“They have taught us that every employee can treat every potential problem a fan might have as an opportunity to convert that person into a lifetime fan,” he said. “We’ve learned to overwhelm the fan with solutions.”

The organization hires Ohio-based mystery shopping firm IntelliShop to conduct game-day experience research. Additionally, about 500 seasonal employees are hired between the two teams, but those folks are trained to be ambassadors year-round. Eighty-five percent of ushers and ticket takers come back every year, Napoli said. And to further integrate itself into the fabric of the community, the ownership group has developed internship programs with the University of Toledo, Owens Community College, Bowling Green State University and Lourdes University. Bowling Green alone has supplied about 40 interns each summer for about 20 years.

GAINING AN IDENTITY

The baseball history of Toledo dates to 1883 and a team known as the Toledo Blue Stockings, the first of about a dozen clubs that would play in the market over the next several years. As for the unique Mud Hens moniker of the modern-era club, that draws from the ownership years of Charles J. Strobel, an oil magnate and Sandusky, Ohio, native, who bought the team in the late 1800s. Strobel is credited with recognizing the market’s potential to the point that he financed the construction of Armory Park in 1897, one of the first permanent minor league ballparks in the country.

But because Toledo city laws at that time prohibited most businesses from operating on Sundays, Strobel’s team was forced to play its Sunday games at Bay View Park, outside the Toledo city limits. Newspaper accounts say that marsh birds called the American Coot, commonly known as mud hens, often outnumbered the players and fans at the games. It wasn’t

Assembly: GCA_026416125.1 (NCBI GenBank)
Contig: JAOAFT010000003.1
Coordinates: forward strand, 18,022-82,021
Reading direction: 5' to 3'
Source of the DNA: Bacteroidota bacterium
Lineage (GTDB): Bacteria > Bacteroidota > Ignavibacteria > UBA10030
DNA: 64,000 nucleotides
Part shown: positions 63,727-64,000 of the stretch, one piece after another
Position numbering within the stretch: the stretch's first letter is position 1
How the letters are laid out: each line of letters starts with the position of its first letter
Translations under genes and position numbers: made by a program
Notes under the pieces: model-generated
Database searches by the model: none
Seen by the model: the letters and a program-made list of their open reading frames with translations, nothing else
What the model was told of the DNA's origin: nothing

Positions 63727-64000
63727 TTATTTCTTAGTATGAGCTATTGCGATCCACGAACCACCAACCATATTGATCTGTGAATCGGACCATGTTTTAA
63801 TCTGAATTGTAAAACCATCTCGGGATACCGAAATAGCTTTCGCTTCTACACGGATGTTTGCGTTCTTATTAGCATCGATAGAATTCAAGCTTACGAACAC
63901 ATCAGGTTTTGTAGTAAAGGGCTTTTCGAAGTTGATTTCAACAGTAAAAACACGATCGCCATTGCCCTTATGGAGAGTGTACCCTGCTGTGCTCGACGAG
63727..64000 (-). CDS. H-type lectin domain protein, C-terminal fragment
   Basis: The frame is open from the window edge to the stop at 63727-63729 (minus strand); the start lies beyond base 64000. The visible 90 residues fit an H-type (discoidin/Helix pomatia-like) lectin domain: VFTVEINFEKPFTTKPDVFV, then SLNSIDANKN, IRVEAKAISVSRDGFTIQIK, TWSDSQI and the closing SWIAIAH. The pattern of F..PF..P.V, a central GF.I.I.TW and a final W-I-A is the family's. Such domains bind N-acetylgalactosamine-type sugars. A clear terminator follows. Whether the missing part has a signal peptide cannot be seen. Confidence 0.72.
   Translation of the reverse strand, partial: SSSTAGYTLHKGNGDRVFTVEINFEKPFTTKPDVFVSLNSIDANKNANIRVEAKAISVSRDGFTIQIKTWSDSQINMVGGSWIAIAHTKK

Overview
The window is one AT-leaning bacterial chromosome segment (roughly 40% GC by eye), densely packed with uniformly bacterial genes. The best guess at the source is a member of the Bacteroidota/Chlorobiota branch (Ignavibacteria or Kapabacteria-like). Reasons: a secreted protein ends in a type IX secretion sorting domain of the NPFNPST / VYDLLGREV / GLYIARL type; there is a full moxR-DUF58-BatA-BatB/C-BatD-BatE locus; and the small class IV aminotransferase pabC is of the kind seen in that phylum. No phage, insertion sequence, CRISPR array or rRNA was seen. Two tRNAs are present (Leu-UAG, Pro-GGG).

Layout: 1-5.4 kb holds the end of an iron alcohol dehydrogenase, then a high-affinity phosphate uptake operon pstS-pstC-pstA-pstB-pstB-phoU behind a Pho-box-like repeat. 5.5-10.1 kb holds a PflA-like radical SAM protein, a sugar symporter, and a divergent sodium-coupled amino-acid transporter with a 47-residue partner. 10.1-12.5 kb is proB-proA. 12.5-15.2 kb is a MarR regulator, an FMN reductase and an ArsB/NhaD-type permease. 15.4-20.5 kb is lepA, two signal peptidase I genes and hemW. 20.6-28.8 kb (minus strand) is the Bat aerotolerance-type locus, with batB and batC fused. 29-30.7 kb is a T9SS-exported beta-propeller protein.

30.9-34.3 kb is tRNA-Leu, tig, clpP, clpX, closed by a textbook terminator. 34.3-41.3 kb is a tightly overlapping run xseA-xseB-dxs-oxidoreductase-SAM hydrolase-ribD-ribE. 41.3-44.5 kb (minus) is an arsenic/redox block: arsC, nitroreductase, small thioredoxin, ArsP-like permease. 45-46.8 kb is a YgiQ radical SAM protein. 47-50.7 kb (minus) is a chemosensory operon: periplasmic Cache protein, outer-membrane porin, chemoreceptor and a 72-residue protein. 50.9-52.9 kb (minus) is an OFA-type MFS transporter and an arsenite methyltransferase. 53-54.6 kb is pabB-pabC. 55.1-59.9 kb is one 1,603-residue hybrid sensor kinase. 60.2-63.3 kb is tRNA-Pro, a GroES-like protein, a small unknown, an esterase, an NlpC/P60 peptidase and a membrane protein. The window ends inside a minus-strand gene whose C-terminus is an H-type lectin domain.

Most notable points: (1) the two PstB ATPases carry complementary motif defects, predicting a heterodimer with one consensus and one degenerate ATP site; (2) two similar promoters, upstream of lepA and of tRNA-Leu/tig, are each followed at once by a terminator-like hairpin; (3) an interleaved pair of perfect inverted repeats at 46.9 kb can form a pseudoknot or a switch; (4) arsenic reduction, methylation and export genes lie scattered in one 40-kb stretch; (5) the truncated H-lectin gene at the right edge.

Former Mud Hens owner Charles J. Strobel built Armory Park, among the first permanent minor league ballparks.
Photo by: COURTESY OF THE TOLEDO MUD HENS
long before fans traveling from the city would say they were going to see the Mud Hens. The name stuck.

Fast forward almost a century, and the permanence of the nickname was secured.

In 1978, Gene Cook, a public relations executive from a Toledo-based concrete company, was named general manager of the Mud Hens. Like much of the nation, Cook had been watching the hit CBS series “M*A*S*H” for several years. One of the show’s characters was Cpl. Maxwell Klinger, a fictional Toledo native played by Jamie Farr, who was, in fact, born in the city. And the folks responsible for creating Klinger had real-life Ohio ties: Creator Gene Reynolds was from Cleveland, and writer Larry Gelbart had gotten his show business break years earlier by writing jokes for Toledo native Danny Thomas.

Cook, immediately after taking on his new role in the spring of 1978, launched a marketing campaign that changed the city’s sports fortunes forever.

Photo by: COURTESY OF THE TOLEDO MUD HENS
“Gene Cook sent the writers a box of Mud Hens clothes,” said Farr, now 79 and living in California. “It was brilliant. I mean, if that happened today, the package would go straight in the trash.”

Instead, “M*A*S*H” writer Ken Levine, who Farr said was a big baseball fan and knew about the Mud Hens, began having Klinger wear the Mud Hens’ apparel sent by Cook. It was a hit on the set and at the team’s switchboard.

“When they first mentioned the Mud Hens on the show, a lot of people on the set didn’t even believe that it was a real team,” Farr said. “The writers grew up in towns where the Mud Hens played their teams. They figured you must be crazy to name your team the Mud Hens, and Klinger is this bizarre character, so it all made sense!”
Through “M*A*S*H,” Jamie Farr made the Mud Hens a hit.
Photo by: COURTESY OF JAMIE FARR

Team attendance soared 60 percent over the previous season. The appearance of the team’s apparel on one of the most watched series of the decade catapulted the club to Minor League Baseball’s top echelon of merchandise sales, as well. Merchandise orders (and envelopes of foreign currencies) poured in from around the world, launching a lucrative business that still exists for the team. The club, a Detroit Tigers affiliate, has been one of MiLB’s top-selling teams for the past 16 seasons though over the past 20 years the Mud Hens have had only six winning seasons.

“Nothing is more conducive to unhappiness than taking yourself seriously,” said political satirist, journalist, author and Toledo native P.J. O’Rourke, “and taking yourself seriously is difficult when your baseball team is called the Mud Hens.”